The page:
Its report found the recession had not wilted sales in eco-friendly and green items; natural and organic; humane and fair trade with a third of adults willing to pay more for organic goods and a quarter frequently purchasing them.
Packaged Facts acknowledged that price sensitivity was heightened during recessionary times, but identified that ethical consumption concerns had become such a priority with consumers that they were willing to pay more for products that matched their value systems.
"With the economy foremost in consumers' minds, heightened price sensitivity in the midst of the current recession is inevitably having an effect on the market for ethical products," said Packaged Facts publisher, Don Montuori.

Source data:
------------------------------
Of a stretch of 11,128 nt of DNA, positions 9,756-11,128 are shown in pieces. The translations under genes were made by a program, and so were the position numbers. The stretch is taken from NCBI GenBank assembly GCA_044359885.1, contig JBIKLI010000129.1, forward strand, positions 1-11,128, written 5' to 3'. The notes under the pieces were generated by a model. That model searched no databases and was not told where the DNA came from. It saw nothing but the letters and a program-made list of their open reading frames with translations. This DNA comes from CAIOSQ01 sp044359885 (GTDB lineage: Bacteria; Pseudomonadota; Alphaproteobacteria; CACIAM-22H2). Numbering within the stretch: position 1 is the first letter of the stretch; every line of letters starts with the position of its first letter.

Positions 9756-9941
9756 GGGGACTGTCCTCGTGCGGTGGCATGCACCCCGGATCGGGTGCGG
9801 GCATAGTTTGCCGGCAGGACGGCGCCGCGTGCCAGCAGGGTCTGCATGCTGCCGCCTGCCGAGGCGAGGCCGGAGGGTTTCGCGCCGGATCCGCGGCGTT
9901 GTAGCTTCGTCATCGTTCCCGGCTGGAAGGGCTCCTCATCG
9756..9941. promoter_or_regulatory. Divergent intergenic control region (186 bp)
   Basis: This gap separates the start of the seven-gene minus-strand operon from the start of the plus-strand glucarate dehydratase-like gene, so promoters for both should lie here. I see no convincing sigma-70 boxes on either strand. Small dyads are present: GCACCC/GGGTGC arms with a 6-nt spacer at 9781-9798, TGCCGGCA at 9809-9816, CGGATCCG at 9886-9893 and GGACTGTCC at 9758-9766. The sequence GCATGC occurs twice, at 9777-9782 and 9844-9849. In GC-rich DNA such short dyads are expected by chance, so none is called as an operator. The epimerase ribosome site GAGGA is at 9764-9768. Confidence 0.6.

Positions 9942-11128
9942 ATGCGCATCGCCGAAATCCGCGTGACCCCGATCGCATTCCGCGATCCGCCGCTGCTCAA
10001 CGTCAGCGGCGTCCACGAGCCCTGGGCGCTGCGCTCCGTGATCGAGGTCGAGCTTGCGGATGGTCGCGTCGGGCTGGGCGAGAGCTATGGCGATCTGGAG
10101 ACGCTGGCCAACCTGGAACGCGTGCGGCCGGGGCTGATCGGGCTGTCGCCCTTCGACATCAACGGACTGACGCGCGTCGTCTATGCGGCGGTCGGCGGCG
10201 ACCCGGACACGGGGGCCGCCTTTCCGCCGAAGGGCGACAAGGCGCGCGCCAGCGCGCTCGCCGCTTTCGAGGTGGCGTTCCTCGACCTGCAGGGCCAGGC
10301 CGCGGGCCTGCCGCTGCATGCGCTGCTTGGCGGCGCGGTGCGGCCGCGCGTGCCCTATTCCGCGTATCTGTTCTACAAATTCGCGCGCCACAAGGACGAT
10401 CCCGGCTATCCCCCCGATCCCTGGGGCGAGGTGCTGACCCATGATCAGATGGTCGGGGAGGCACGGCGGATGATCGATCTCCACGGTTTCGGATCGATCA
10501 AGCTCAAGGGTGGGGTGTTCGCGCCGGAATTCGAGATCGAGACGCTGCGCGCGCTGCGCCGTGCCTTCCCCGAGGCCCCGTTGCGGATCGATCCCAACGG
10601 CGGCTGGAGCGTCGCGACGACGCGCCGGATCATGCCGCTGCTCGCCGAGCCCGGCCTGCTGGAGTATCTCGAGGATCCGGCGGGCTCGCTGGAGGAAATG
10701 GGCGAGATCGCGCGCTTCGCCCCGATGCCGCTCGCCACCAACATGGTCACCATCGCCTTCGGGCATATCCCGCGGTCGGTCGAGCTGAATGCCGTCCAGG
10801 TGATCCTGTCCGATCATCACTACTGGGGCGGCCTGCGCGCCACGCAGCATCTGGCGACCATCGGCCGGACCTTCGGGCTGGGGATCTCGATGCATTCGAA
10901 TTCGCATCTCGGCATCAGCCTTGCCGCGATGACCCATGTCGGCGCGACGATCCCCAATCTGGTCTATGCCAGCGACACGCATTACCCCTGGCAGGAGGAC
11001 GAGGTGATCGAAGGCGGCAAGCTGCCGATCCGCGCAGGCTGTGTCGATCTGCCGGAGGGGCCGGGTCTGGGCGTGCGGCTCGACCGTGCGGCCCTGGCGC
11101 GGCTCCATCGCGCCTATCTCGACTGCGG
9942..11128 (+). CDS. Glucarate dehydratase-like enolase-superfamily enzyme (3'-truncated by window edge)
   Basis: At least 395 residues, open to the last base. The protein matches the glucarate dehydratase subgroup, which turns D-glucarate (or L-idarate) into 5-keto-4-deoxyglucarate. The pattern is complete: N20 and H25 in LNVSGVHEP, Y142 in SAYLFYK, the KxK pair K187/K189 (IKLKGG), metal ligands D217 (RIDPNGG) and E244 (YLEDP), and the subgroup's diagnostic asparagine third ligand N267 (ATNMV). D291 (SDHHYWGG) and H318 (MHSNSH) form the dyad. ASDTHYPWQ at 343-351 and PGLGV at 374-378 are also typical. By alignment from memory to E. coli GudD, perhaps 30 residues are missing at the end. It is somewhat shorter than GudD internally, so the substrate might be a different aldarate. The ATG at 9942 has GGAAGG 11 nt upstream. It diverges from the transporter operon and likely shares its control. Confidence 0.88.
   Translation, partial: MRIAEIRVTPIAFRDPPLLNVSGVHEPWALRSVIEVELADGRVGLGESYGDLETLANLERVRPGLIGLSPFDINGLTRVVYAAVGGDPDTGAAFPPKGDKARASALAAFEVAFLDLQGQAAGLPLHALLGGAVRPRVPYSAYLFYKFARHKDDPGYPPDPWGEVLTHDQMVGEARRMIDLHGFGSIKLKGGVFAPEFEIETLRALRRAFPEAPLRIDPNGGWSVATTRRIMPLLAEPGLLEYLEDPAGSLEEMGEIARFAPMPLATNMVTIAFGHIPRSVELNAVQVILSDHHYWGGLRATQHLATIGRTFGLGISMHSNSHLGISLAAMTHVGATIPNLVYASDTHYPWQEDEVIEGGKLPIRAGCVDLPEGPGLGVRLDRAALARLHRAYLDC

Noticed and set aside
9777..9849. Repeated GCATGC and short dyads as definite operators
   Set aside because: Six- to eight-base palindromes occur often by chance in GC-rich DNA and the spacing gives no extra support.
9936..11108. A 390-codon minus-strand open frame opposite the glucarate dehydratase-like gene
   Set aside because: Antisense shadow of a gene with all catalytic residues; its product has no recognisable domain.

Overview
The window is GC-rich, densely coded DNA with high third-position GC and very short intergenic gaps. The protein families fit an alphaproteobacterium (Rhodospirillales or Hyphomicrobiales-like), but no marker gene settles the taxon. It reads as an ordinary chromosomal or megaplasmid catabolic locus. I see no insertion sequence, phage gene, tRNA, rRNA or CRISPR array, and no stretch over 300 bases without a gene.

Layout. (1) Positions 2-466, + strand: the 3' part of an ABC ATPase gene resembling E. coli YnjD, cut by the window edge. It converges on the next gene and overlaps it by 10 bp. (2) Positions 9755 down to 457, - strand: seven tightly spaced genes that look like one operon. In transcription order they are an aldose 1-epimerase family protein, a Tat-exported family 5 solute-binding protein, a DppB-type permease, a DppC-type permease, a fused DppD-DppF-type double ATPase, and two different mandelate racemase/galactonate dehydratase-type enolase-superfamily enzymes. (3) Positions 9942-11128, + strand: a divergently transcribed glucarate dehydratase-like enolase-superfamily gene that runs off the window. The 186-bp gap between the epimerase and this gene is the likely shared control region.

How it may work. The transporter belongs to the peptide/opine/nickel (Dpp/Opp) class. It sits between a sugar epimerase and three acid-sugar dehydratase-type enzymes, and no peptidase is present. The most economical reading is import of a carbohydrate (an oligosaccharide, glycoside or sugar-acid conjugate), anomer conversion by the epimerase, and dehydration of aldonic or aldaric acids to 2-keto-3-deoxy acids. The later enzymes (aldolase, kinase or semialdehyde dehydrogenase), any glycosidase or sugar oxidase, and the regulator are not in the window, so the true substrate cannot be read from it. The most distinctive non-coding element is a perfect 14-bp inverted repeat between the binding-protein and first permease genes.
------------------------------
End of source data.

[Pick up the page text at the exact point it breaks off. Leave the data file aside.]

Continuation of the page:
"However, our survey indicates that more shoppers understand the environmental, social, and economic implications of their choices. The result is a sizeable number of consumers who will purchase typically more expensive ethical products even in economically challenging times."
In five years, consumption of ethical products had grown at around 10 per cent per annum and will continue at a similar level until 2014 when the market would be worth $62bn from $38bn in 2009.
These figures includes both foods and non-food items such as personal care products and household products such as paper goods, diapers and cleaning products. Indeed, these items will grow at 80 per cent compared to 57 per cent for food products, although they account for lower volume sales.
Packaged Facts noted marketers and retailers were making greater efforts in the ethical space such as green facilities and cause-related marketing efforts as well as private-label organic food offerings and natural household products.